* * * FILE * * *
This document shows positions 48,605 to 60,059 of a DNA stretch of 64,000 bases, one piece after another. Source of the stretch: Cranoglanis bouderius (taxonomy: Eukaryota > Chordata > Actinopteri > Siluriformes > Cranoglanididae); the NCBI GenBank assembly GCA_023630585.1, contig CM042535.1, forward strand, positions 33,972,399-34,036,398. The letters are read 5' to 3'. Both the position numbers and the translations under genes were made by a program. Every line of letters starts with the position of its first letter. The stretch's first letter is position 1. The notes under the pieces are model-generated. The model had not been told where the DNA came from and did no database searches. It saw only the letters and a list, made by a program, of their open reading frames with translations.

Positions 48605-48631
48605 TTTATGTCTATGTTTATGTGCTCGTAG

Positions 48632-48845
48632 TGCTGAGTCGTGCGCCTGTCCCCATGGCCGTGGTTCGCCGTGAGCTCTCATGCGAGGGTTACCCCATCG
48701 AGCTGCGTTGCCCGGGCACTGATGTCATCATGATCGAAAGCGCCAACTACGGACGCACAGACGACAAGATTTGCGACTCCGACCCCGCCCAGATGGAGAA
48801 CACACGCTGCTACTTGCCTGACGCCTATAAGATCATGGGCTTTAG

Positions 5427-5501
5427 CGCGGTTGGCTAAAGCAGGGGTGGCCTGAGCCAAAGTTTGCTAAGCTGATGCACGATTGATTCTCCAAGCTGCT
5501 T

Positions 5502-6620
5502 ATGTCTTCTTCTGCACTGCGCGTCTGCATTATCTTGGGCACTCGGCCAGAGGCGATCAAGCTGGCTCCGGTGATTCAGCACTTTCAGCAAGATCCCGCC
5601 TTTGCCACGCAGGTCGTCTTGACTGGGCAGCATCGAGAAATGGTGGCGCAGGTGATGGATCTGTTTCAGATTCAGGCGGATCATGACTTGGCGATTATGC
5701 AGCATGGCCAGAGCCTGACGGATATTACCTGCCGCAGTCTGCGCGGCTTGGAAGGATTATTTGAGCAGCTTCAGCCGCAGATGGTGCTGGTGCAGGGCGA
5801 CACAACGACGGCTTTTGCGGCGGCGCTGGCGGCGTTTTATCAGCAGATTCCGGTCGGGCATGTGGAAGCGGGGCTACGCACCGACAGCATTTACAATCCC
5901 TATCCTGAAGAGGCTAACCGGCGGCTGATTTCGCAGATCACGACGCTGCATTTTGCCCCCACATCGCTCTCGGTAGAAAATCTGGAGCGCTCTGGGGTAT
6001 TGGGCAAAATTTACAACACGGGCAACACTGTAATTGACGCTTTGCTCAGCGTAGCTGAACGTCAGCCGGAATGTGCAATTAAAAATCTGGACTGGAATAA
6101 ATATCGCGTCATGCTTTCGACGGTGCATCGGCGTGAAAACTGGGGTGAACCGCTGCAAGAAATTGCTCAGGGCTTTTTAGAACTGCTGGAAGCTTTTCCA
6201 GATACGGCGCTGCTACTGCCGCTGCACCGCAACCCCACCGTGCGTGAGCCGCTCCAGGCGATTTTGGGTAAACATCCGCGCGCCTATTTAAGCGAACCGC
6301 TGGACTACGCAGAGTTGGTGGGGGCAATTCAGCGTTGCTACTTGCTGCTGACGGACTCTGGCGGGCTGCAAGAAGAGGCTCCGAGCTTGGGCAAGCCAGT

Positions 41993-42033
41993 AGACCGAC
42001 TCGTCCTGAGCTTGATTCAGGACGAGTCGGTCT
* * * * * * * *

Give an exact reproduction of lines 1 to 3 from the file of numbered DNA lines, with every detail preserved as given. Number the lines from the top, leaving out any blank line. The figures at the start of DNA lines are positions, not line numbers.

This document shows positions 48,605 to 60,059 of a DNA stretch of 64,000 bases, one piece after another. Source of the stretch: Cranoglanis bouderius (taxonomy: Eukaryota > Chordata > Actinopteri > Siluriformes > Cranoglanididae); the NCBI GenBank assembly GCA_023630585.1, contig CM042535.1, forward strand, positions 33,972,399-34,036,398. The letters are read 5' to 3'. Both the position numbers and the translations under genes were made by a program. Every line of letters starts with the position of its first letter. The stretch's first letter is position 1. The notes under the pieces are model-generated. The model had not been told where the DNA came from and did no database searches. It saw only the letters and a list, made by a program, of their open reading frames with translations.

Positions 48605-48631
48605 TTTATGTCTATGTTTATGTGCTCGTAG